Commentary and Notes- Daoist thought has had a strong effect on almost every aspect of Chinese life, including combat and strategy. In this chapter, Laozi speaks of being the guest instead of the host, codifying one of the basic approaches to strategy in jianfa. When one is the host, one acts first, arranges things, demonstrating one’s intent by way things have been organized. The host does all the work then invites the guest in. From the swordman’s point of view, this presents a great deal of information about one’s plan of action and skill set. On the other hand, when one is the guest, one follows the action without interjecting one’s own plan. In this way, the swordsman can know his opponent while keeping that duifang in the dark about one’s own strengths and weaknesses. This is action or movement without there being action. This means that instead of expending energy on a plan of action, one waits and listens, allowing the duifang to expose his or her intent. Then, with this clear insight, applies the correct counters to defeat the duifang’s strategy. In this way, without having taken any action of one’s own, one can prevail. This does not mean surrendering control of the action to the duifang. Rather it means controlling the action by allowing the duifang to tell you his or her plan.

“Push up your sleeves without revealing your arms,” is a specific example of what the first line alludes to. Preparing to engage a duifang, one would commonly push the long flowing sleeves of Chinese garments up out of the way as the hands are raised to a useful position. But in doing so, one should not show any aggressive intent, or indeed any intent at all.

Sunzi similarly suggests one -

“Be extremely subtle
Even to the point of formlessness
Be extremely mysterious
Even to the point of soundlessness
Thereby you can be the director

Of an opponent’s fate.” (trans. Tomas Clearly*)

While the Taijiquan Lun records, that by hiding one’s intent, “He (the enemy) can not know me, I alone comprehend him. Where ever a hero goes he has no enemies, this is because he has achieved these skills.\.” 人不知我, 我獨知人. 英雄所向無敵, 蓋皆由此而及也.

The notion of emptiness expressed as “wielding your weapon as is there was none,” is a common one found in jianfa. It brings to mind Huang Yuanxiu, (黃元秀),”Song of Empty Mind” from his Fundamentals of the Wudang Sword Method:

The song says:

With palm empty, the sword is lively.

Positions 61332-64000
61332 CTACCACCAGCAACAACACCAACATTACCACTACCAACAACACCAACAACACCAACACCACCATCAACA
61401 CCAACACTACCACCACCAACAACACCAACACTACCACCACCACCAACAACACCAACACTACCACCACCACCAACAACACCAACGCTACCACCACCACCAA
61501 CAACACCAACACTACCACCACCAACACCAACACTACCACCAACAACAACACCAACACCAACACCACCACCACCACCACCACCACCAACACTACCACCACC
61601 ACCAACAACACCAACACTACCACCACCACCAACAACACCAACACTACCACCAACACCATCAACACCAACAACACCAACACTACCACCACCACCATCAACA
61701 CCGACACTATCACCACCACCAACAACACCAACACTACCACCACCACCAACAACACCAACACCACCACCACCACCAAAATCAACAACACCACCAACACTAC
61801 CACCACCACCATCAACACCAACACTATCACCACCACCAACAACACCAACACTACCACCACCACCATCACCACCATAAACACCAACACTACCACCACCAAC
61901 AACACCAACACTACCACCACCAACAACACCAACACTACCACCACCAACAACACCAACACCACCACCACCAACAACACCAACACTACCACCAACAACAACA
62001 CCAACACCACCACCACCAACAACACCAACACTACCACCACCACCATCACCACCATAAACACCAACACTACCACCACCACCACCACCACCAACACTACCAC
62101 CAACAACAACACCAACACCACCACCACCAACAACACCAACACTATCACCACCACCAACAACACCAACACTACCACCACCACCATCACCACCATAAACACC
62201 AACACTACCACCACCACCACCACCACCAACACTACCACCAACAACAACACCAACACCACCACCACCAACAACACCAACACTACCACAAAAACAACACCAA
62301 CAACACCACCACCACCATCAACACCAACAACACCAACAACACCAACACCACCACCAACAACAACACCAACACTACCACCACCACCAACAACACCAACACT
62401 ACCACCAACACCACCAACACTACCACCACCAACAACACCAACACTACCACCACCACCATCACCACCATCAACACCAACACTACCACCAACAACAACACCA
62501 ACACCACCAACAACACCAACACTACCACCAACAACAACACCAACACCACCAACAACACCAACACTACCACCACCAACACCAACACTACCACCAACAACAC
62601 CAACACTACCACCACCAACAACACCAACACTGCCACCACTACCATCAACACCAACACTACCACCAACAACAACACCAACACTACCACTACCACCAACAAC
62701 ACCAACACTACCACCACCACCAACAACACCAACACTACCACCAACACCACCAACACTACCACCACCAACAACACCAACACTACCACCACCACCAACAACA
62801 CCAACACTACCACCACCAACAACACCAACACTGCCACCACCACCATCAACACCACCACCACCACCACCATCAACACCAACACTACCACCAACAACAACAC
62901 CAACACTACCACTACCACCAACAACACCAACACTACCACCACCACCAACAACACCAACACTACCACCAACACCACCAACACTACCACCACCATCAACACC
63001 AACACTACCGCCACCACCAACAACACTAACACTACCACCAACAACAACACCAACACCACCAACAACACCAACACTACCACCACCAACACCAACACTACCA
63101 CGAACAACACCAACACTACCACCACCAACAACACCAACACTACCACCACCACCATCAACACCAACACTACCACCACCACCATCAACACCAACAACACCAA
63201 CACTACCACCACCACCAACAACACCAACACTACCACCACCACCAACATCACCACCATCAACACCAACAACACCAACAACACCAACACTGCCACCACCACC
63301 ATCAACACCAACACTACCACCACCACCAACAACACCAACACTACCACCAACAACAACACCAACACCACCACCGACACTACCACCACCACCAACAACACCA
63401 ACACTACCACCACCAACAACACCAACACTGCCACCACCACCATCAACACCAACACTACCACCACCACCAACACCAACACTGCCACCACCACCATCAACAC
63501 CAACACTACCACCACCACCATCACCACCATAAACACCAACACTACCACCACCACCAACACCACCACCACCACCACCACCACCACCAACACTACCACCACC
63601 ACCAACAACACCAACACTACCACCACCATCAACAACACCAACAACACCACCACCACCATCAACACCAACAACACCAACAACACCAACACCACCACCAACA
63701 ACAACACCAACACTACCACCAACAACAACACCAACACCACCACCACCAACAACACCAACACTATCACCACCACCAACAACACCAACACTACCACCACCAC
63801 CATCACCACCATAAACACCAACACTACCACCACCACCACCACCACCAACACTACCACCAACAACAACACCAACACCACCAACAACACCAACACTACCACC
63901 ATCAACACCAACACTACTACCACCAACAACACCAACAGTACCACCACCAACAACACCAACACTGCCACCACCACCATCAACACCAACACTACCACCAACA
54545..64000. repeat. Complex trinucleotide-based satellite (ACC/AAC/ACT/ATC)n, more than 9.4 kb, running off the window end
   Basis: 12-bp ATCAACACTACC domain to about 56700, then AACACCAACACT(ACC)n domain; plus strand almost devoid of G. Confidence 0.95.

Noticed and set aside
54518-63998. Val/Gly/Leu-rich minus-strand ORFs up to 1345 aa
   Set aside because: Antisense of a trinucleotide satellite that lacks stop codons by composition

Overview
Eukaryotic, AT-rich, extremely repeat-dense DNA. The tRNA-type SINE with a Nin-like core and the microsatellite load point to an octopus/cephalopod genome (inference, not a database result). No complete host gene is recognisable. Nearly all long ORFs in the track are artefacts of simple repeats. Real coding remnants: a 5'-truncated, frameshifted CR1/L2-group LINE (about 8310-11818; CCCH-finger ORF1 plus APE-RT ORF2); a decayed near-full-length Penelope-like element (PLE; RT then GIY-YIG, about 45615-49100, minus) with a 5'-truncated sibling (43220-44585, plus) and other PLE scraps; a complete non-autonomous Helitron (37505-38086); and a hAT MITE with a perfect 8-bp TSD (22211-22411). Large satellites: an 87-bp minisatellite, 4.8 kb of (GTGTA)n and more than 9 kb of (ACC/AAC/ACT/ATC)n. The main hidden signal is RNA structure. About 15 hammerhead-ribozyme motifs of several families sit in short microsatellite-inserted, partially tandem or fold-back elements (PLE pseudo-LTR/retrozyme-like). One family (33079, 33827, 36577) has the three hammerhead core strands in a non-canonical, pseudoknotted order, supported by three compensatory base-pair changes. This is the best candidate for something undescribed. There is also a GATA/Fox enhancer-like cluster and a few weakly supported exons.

With the center of the foot empty, the footwork is nimble.
With the topknot empty, the entire body is one.

The central idea in Huang’s “Song” is that by being free of any predisposition, one’s movements as lively and adaptive, so that one is able to respond exactly as needed.

- Scott M. Rodell

*I usually prefer to translate myself any lines I reference from a Chinese classic, but honestly, I just couldn’t translate make any significant improvement over that already offered by Thomas Clearly when it came to this line. 

Dao De Jing - Strategists Advice - Trans - Scott Rodell

Found HERE 

Friday, January 15, 2021

Xing Yi Quan by old Bagua master Yang Bao


Xing Yi Quan by old Bagua master Yang Bao

"One of old generation Beijing master Yang Bao practice Xing Yi Quan (形意拳). Yang Bao (*1937 in Hebei province) is one of famous old generation Beijing masters of 5th generation of Bagua Zhang style. He has been learning martial arts since 9 yars old under local master Meng Fanjing (孟凡敬). He learned Xing Yi Quan(形意拳) and Shaolin Quan first(少林拳).  In 1956 year he became disciple of famous Cha Quan (查拳) master Chang Zhenfang (常振芳) and learned the style include various weapons. Then he bacame disciple of famous Beijing master of Bagua Zhang (八卦掌) style Gao Ziying(高子英). He also practiced Xing Yi Quan under master 朱云行. Yamng Bao is member of Chinese Wushu Association( 中国武术协会会会员),Beijing  Bagua Zhang Research Association(北京武协八卦掌研究会会员) Beijing Xing Yi Quan Research Association (北京武协形意拳研究会会员) and Beijing Chaquan Research Association vice-president (北京武协查拳研究会副会长). 


1)Cha Quan Lineage: Chamir(查密尔)--- Li Laochong(李老崇)---Zhang Qian(张乾)---Yang Hongxiu(杨鸿修)--- Zhang Qiwei(张其维)---Chang Zhenfang(常振芳)---Yang Bao (杨宝). 

2) Bagua: First Lineage: Dong Haichuan(董海川)---Liang Zhenpu (梁振普)---Guo Gumin(郭古民)--- Gao Ziying(高子英)---Yang Bao (杨宝) Secong Alternative Lineage:  Dong Haichuan(董海川)---Yin Fu(尹福)/Liu Dekuan(刘德宽,creator of Bagua 64 hands linear form-八卦掌六十四手)---Gao Wencheng(高文成,father of Gao Ziying)--- Gao Ziying(高子英)---Yang Bao (杨宝) 

3) Xing Yi Quan lineage: Li Luoneng(李洛能)---Liu Qilan(刘奇兰)---Li Cunyi(李存义)---Li Liangzhong(李良忠)---(Zhu Yunxing)朱云行---Yang Bao (杨宝) 

Alternative lineage: Li Luoneng(李洛能)---Liu Qilan(刘奇兰)---Liu Dekuan(刘德宽)---Gao Wencheng(高文成,father of Gao Ziying)---Gao Ziying(高子英)---Yang Bao (杨宝) 

Long live to uncle Yang Bao!!!"

Sunday, January 10, 2021

Chinese Sword - Dāndāo Shuō (單刀說) by Cheng Zongyou trans. S.M. Rodell


其用法,亦惟以身法 為要,


Qí yòngfǎ, yì wéi yǐ shēn fǎ wèi yào,
xuān tiào chāo jù, yǎn kuài shǒu jié,
yòu ér jī zhī, jīng ér qǔ zhī,
xīn shǒu jù huà,
dǎnshì bù luàn, fāng kě yán miào.

Using the saber, the most important point is the body technique,
long nimble jumps, quick eyes, fast hands,
entice the enemy to strike, startle capturing the advantage,
heart and hand moving together,
courage and insight clearly precieved, then one achieves wonderous skill.

from Dāndāo Shuō (單刀說) by Cheng Zongyou
trans. S.M. Rodell